“Yes, I’m from rural Michigan. My people are those of TV dinners and bad luck. My landscape, silos, pissed-off cows, and the Elks Lodge Friday Fish Fry sign lighting up the night instead of the moon,” writes Diane Seuss in her commencement address to the Bennington Writing Seminars earlier this year, which was published on Literary Hub. “I invented myself, or a version of myself that could resurrect out of a cow pasture and become a poet. Unlikely, unlikely that I am here at all, and that you, indeed, are there,” she writes. Write an essay about your own “resurrection” into becoming a writer. What is the landscape you associate with home, and how does it influence your writing style?


Last week, International Women’s Day was celebrated around the world, bringing attention to the cultural, political, and socioeconomic achievements of women as well as a call to action for gender equality. This year’s theme is “Break the Bias,” which aims to imagine a world free of bias, stereotypes, and discrimination, and encourages daily practice in one’s actions and thoughts. Inspired by this globally celebrated day, write an essay meditating on the women in your life who’ve helped you make personal strides. When cataloged, what are some patterns you notice?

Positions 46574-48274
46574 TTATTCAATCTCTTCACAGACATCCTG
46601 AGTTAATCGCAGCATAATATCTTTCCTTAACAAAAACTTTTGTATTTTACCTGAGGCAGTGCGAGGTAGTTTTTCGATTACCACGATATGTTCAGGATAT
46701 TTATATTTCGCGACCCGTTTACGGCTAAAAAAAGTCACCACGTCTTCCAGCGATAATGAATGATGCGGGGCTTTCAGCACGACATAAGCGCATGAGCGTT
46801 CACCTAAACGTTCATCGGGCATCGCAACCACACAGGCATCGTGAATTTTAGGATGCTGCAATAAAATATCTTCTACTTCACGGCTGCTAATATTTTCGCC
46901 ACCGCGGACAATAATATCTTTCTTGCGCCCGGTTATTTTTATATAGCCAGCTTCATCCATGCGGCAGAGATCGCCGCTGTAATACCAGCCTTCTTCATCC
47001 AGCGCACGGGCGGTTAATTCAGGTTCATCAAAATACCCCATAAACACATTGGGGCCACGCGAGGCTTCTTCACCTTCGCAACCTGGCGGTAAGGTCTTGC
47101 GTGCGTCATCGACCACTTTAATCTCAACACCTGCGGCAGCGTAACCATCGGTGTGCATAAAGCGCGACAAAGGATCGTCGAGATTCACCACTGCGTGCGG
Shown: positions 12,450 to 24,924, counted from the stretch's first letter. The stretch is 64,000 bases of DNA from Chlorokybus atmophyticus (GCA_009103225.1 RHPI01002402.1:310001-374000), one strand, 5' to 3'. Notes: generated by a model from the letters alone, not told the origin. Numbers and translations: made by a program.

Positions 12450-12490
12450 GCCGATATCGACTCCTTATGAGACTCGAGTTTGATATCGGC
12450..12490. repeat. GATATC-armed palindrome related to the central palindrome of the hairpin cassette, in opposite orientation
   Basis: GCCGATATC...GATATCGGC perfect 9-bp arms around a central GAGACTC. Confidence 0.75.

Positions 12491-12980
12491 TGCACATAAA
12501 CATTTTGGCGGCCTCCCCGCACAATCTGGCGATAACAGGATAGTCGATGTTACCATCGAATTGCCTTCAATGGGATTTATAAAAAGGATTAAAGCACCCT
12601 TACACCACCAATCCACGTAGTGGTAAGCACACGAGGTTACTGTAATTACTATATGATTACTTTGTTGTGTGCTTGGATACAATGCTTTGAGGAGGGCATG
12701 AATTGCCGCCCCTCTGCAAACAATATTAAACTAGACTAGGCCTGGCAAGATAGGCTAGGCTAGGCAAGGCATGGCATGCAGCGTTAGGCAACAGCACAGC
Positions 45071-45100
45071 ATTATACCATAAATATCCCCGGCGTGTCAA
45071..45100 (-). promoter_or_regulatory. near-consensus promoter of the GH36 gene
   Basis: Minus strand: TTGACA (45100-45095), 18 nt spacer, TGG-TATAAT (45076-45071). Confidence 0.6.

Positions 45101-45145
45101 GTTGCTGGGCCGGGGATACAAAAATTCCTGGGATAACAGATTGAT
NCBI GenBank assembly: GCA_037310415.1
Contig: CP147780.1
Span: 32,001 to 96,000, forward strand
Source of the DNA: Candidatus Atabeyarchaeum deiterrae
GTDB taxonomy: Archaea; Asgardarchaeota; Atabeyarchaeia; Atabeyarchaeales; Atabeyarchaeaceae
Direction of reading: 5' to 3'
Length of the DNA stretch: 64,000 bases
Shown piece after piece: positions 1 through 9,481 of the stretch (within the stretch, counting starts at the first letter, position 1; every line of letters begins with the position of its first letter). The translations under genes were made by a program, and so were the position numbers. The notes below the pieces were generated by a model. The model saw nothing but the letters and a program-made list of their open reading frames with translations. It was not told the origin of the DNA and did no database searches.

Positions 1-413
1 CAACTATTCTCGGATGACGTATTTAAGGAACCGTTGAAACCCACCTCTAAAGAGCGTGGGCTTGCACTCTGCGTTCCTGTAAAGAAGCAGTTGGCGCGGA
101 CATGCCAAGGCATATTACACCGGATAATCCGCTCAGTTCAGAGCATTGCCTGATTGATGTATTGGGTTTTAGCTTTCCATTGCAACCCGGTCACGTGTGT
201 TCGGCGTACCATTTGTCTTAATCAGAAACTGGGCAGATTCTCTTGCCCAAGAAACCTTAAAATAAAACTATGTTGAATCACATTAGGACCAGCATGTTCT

In Elisa Gabbert’s essay “A Poem (and a Painting) About the Suffering That Hides in Plain Sight,” published for the Close Read series, a digital initiative on the New York Times website, W. H. Auden’s poem “Musée des Beaux Arts” is analyzed in conjunction with paintings by Pieter Bruegel the Elder, as conclusions are drawn about what the two famed artists had to say about a world on the verge of war. The poem slyly uses rhyme and ekphrasis to reveal how suffering occurs simultaneously while “someone is eating or opening a window / or just walking dully along,” however, Gabbert points out that this is not to be used as an excuse. “Moral absolution is available, the poem seems to say,” she writes. “That doesn’t mean we deserve it.” Inspired by Gabbert, write an essay using historical research and personal anecdotes about a work of literature or visual art that speaks to a troubling period in your life.


In a Q&A from the September/October 2021 issue of Poets & Writers Magazine, poet Claire Schwartz asks Kaveh Akbar, author most recently of Pilgrim Bell (Graywolf Press, 2021), about the relationship between creating art and living a socially meaningful life. Akbar speaks about Iranian poet Forugh Farrokhzad and her 1962 film The House Is Black, a documentary about a leprosarium in northern Iran, as an example of the ideal. The film catalyzed Iranian new wave cinema and funds flowed into the leprosarium for renovations: “Farrokhzad’s film did exactly what one might hope for their art to do: It improved the material conditions of her subjects and expanded the aesthetic possibilities of the field,” says Akbar. Write an essay that explores the ideal impact you want your work to have, using an artist as a role model to illustrate your vision.